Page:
KMXT just received this press release from the governor’s office issuing new health guidance for the state. We are posting it as we received it.
The new guidelines are reachable at the link below “State of Alaska Health Alert.”
We have copied and pasted the content to the end of the governor’s press release in case you have trouble opening it.
State of Alaska Urges Alaskans to Follow New Health Guidance in Anticipation of COVID-19 Cases
March 10, 2020 (Anchorage, AK) – Governor Mike Dunleavy, with the Alaska Department of Health and Social Services (DHSS), today announced new recommendations to help prevent or slow the spread of cases of the Novel Coronavirus Disease (COVID-19) in Alaska. Although Alaska currently has no known cases of COVID-19, the disease is spreading rapidly both globally and in the United States. State officials, working with diverse partners in communities statewide, have been actively preparing for a positive case and the likelihood of community transmission in Alaska.
“Information surrounding the Coronavirus Disease is evolving rapidly and we are going to be adjusting our approaches as a state and as individuals. We will be adding more tools to the toolbox to combat this virus and ensure Alaska is prepared,” said Governor Mike Dunleavy. “I want Alaskans to know we have been working on our Coronavirus Disease preparedness daily and are learning from other states and countries. The question is, ‘Are we going to be prepared?’ We are going to be prepared as well as, if not more than, any other state.”
Today’s recommendations are based on guidance from the CDC and the Alaska DHSS Division of Public Health. These are concrete steps individuals can do to keep communities safe. The recommendations include everyday preventive measures for all Alaskans and new measures for people older than 60, or those with chronic health conditions, such as staying home as much as possible, keeping prescription medicines and groceries on hand and avoiding crowds.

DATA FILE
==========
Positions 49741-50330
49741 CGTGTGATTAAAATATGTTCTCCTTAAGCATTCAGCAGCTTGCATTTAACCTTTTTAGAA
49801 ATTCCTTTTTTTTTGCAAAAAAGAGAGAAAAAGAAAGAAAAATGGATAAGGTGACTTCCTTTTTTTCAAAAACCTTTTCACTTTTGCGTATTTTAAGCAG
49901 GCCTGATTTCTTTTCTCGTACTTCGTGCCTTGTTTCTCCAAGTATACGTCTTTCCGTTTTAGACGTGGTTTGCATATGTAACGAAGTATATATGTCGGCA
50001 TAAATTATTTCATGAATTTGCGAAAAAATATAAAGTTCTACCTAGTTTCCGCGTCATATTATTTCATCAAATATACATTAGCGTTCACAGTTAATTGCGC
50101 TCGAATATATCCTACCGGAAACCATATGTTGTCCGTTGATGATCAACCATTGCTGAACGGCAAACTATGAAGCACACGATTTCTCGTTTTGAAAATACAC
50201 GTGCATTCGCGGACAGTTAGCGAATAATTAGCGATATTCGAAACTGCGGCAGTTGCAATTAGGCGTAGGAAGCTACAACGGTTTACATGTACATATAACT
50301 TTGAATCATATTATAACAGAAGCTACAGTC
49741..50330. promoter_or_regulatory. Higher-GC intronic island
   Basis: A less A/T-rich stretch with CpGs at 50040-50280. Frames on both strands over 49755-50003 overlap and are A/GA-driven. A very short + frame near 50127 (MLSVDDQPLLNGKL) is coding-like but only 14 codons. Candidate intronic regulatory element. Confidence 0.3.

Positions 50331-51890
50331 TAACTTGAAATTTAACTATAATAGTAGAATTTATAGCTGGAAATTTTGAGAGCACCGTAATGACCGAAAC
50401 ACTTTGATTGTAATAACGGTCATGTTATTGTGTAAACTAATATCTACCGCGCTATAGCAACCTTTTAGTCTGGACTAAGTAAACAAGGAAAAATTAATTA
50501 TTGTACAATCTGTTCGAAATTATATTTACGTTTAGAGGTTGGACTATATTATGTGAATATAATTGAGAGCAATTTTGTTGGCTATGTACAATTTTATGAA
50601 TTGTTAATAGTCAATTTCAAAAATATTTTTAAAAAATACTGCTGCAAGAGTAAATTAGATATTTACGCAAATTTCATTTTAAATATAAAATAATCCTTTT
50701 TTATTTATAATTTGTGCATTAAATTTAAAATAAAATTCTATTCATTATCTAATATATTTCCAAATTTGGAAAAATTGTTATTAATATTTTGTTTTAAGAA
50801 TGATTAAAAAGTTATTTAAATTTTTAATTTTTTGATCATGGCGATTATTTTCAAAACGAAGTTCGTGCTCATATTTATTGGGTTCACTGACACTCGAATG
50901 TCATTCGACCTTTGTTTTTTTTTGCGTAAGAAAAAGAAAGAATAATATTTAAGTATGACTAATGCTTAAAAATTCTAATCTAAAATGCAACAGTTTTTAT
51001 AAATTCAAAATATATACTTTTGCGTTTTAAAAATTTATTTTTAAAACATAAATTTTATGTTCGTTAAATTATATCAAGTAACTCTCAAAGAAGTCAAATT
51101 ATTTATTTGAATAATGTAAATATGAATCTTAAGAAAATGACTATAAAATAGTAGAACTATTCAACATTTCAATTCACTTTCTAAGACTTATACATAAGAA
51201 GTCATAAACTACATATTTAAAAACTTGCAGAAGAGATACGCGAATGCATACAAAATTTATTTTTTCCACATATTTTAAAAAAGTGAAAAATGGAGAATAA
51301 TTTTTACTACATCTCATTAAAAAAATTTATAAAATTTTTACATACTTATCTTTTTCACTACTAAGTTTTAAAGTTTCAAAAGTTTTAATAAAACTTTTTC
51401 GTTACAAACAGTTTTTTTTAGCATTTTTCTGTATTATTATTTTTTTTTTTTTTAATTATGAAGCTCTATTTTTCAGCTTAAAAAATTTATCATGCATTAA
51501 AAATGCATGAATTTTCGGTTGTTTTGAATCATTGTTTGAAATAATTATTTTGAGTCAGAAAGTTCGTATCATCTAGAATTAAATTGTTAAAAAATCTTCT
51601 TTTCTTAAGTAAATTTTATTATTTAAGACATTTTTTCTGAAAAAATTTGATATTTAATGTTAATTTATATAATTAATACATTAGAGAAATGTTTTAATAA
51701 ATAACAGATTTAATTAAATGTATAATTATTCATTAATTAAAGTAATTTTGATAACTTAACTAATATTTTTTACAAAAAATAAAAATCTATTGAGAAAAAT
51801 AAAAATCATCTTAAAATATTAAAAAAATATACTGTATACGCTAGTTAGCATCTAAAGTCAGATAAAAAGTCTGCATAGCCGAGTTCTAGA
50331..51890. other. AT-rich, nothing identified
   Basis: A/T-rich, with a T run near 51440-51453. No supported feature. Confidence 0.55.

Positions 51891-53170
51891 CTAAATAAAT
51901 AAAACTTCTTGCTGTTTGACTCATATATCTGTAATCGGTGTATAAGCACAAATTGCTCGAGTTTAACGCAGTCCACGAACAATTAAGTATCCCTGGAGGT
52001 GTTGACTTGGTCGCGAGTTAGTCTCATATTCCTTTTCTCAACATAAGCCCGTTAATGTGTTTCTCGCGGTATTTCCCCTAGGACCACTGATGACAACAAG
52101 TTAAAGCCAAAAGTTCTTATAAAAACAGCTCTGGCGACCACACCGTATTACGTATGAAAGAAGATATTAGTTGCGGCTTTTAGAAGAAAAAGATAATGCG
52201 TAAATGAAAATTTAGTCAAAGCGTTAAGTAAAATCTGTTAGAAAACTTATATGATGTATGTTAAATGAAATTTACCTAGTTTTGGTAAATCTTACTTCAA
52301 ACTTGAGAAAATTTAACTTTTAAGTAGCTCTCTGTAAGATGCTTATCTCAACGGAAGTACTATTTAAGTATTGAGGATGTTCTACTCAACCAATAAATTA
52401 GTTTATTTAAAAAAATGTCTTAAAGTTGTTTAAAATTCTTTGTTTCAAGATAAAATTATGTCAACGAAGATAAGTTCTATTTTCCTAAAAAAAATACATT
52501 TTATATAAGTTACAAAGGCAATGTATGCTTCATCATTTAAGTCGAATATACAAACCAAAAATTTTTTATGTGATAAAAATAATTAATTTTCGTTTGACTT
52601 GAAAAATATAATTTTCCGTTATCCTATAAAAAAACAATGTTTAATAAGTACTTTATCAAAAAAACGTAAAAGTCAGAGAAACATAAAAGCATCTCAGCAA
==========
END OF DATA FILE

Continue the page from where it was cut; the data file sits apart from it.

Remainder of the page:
“These voluntary measures may seem sudden and extreme to some Alaskans, but the time to act is now, even before we detect cases in Alaska,” said Alaska’s Chief Medical Officer Dr. Anne Zink. “Alaska is prepared but we are a unique state, with unique circumstances. We are asking for the cooperation of all Alaskans in following these guidelines. Based on what we know from previous epidemics, we know that early invention can help save lives.”
Please see the official State of Alaska Health Alert for the latest recommendations.
For the latest information on COVID-19, click here.
Information contained in Alaska Health Alert
Issued March 10, 2020 By: Dr. Anne Zink, Chief Medical Officer, State of Alaska
To prevent or slow the spread of Coronavirus Disease 2019 (COVID-19), the State of Alaska strongly recommends the following guidance:
For all Alaskans
• Wash your hands often or use hand sanitizer if soap or water are not available.
• Avoid touching your eyes, nose and face.
• Cover coughs or sneezes.
• Stop shaking hands.
• Regularly clean and disinfect frequently touched surfaces and items.
Recommendations for higher risk Alaskans
People who are over 60, and anyone who has serious chronic health conditions such as heart and lung disease, and diabetes, are at increased risk of developing severe illness and dying from COVID-19.
• Reduce your exposure:
o Stay home as much as possible. Ask family or friends to bring in items you need.
o Avoid crowds and mass gatherings where exposure risk is greater.
o Stay at least six feet away from others who are sick.
o Limit close contact and wash your hands often.
o If you can, telecommute for work.
• Watch for symptoms including cough, fever, and shortness of breath.
• Have a plan in case you get sick and know how to take care of yourself. This includes having necessary supplies on hand, such as prescription and over-the-counter medications, other medical necessities, groceries, and other household items.
These recommendations are based on the CDC’s guidance, which can be found here: www.cdc.gov/coronavirus/2019-ncov/specific-groups/high-risk-complications.html